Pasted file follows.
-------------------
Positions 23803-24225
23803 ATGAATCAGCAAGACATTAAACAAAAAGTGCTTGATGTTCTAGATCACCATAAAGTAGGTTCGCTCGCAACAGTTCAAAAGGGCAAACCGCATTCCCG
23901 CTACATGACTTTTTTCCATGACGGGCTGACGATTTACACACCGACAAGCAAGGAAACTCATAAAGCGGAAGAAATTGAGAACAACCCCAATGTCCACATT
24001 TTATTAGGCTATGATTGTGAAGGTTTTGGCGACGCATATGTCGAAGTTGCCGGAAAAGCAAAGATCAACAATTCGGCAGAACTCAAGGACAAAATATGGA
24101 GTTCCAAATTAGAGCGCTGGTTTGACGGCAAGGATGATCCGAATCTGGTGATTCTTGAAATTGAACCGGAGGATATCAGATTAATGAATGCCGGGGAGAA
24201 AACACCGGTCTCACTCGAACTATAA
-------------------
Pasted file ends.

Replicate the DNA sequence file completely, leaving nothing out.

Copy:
Positions 23803-24225
23803 ATGAATCAGCAAGACATTAAACAAAAAGTGCTTGATGTTCTAGATCACCATAAAGTAGGTTCGCTCGCAACAGTTCAAAAGGGCAAACCGCATTCCCG
23901 CTACATGACTTTTTTCCATGACGGGCTGACGATTTACACACCGACAAGCAAGGAAACTCATAAAGCGGAAGAAATTGAGAACAACCCCAATGTCCACATT
24001 TTATTAGGCTATGATTGTGAAGGTTTTGGCGACGCATATGTCGAAGTTGCCGGAAAAGCAAAGATCAACAATTCGGCAGAACTCAAGGACAAAATATGGA
24101 GTTCCAAATTAGAGCGCTGGTTTGACGGCAAGGATGATCCGAATCTGGTGATTCTTGAAATTGAACCGGAGGATATCAGATTAATGAATGCCGGGGAGAA
24201 AACACCGGTCTCACTCGAACTATAA